(Continue to The Grill Room)

Tressel Ball vs. Win Forever

Which is worse for a coach's reputation: losing the big games, or losing the small games?

That's not rhetorical - there is an answer, as we'll soon see.

Of course the topic relates to Jim Tressel and Pete Carroll. During the last two weeks we’ve seen continuations of trends that many thought would end this year. Ohio State lost (yet again) to a top-five opponent, and USC lost (yet again) to an unranked conference foe. There has been a lot of vitrol flung at Tressel and Carroll in the last few days, everything from deconstructing why Tressel is a bad tactician, to dissecting why LA makes Carroll a bad coach, to the ever entertaining analysis by MS Paint. So instead of piling it on, let's be constructive and figure out how these two can get out of the holes they've dug. We'll start by putting their coaching of the last few years into context.

Along with Carroll and Tressel at the top of the coaching food chain are Urban Meyer, Mack Brown, and Bob Stoops. Most folks would have these five in some order at the top of their list of current best coaches, so let’s take a look at the five’s records and other miscellaneous stats over the six seasons.

(Continue to The National Championship Issue)

Time to Pull Plug on UAB Football?

Before the UAB-Troy football game last Saturday, The Birmingham News ran a story asking the question: Who’s No. 3 in State?

Obviously, Alabama and Auburn are the top two college football programs in the state, while UAB and Troy are trying their hardest to be taken seriously at the Football Bowl Subdivision (FBS) level.

Troy has a much longer and richer football history. The Trojans are celebrating their 100th season this fall. Most of that was spent at the small-college level before they made the jump to NCAA Division I-A status, now FBS, in 2001. They are members of the Sun Belt Conference.

(Continue to Rue's Rant)

An Avalanche of Teens

It's beginning to look like the Colorado Avalanche could have a couple of teen-age phenoms on the roster for its Oct. 1 season opener against San Jose.

First-round pick Matt Duchene, 18, should be a lock to start the year in Denver, even if new head coach Joe Sacco is reluctant to say as much. The final 23-man roster, he's said, won't be determined until after the Avalanche plays its final three exhibition games.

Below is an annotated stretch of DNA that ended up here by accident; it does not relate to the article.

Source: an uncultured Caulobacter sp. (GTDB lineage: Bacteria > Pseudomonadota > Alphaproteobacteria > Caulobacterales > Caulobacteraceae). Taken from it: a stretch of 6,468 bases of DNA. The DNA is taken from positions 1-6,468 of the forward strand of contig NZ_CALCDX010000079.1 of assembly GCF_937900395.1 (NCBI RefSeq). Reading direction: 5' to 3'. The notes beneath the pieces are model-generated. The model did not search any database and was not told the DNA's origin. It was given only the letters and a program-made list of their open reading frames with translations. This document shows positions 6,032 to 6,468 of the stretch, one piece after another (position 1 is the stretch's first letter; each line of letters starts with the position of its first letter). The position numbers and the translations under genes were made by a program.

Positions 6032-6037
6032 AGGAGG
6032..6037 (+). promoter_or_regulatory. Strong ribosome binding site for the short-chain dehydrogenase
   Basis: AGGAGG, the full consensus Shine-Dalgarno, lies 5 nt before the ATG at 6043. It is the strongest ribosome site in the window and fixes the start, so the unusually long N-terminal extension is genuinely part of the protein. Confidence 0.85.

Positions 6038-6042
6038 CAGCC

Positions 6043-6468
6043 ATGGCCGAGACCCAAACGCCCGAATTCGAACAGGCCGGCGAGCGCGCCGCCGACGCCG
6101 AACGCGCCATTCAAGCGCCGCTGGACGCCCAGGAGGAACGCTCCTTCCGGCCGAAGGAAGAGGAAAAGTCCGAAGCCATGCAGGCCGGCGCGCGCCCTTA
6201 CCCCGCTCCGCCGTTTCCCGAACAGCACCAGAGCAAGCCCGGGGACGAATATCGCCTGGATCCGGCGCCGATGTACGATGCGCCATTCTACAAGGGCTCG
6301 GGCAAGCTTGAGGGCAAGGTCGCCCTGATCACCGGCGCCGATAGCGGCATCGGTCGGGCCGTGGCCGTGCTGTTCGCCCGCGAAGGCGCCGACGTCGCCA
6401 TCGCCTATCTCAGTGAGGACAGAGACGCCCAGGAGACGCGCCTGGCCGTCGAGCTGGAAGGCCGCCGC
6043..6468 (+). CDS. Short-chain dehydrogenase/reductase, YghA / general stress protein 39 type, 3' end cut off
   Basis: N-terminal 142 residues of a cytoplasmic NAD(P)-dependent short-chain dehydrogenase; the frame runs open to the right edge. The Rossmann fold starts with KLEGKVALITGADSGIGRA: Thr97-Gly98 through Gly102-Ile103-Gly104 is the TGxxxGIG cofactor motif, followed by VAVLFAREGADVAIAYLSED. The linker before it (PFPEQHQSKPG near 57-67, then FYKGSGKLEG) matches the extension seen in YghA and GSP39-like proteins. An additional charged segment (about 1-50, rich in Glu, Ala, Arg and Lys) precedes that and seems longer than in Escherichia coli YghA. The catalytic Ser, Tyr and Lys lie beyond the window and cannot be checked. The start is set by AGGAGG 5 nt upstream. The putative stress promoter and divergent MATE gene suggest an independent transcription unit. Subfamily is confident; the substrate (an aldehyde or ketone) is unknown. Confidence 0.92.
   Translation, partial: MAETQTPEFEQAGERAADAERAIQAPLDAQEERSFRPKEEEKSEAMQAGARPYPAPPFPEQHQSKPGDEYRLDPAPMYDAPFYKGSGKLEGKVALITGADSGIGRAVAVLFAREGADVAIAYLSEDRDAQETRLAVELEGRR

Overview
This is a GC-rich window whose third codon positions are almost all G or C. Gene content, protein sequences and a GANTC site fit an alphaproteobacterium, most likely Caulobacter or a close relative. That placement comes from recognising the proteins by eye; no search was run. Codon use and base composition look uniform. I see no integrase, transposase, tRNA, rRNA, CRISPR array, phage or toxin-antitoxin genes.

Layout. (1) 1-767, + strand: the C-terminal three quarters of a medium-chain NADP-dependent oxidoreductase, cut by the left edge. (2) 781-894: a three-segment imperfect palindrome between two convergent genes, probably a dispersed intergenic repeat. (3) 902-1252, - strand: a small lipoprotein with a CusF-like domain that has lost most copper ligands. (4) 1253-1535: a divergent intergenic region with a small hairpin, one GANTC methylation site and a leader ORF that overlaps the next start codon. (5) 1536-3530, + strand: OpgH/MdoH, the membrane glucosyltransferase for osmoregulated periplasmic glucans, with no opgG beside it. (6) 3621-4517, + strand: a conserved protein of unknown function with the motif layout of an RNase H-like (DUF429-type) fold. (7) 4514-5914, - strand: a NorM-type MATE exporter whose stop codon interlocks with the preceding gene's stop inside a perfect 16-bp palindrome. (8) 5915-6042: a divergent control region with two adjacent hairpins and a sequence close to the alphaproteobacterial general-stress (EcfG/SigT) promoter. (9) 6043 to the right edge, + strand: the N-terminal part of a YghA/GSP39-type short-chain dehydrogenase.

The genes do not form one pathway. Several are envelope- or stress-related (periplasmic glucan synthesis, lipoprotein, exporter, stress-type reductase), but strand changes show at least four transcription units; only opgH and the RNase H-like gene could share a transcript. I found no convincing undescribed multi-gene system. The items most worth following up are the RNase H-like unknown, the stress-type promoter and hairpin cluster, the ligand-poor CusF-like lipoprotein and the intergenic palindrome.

Matt Duchene (left) and Ryan O'Reilly have been impressive in Avalanche camp.

"I think he's made some progress every day, and that's what you're looking for," Sacco said of Duchene, who was taken third overall in the 2009 NHL entry draft after collecting 31 goals and 48 assists in 57 games last season for the Brampton Battalion in the Ontario Hockey League.

(Continue to Through the 5 Hole)

Hockey in K.C.? Not a Good Idea

It was only a pre-season game, but by the looks of the crowd in Kansas City last night when the Islanders came to town, the 9,000-plus fans in attendance is a good benchmark for what it would be like in the regular season.

Ironically, the Coliseum looked awfully similar last season and by mid-season this year, will probably look the same. On a day when Islanders fans stormed the Adams Playhouse at Hofstra University to support their team and the Lighthouse initiative, the Isles were hundreds of miles away losing to the Kings, 4-2, in a foreign land.

A few days earlier the Islanders were in Saskatchewan - also far and foreign to Long Islanders. Let's hope that's the last time the Isles play in K.C. - aside from pre-season tune-up contests.

(Continue to Thin Ice)

PGA's Off Week Still Eventful

So we take a week off from the chase for the FedEx Cup in the PGA and you think that means all's quiet on the golfing front do you?

Not so fast.

A 57-year-old Southern California man decided to pay tribute to fallen duffers everywhere by throwing golf balls out his car window while driving through Joshua Tree National Park, located in the Mojave Dessert just northeast of Los Angeles.

By the time park rangers discovered who had been tossing the golf balls in the park, Douglas Jones had deposited nearly 3,000 golf balls in the dessert. Park rangers, who had to pick up each golf ball, along with some other items Jones left in the park for various reason, were not amused.

(Continue to Par for the Course)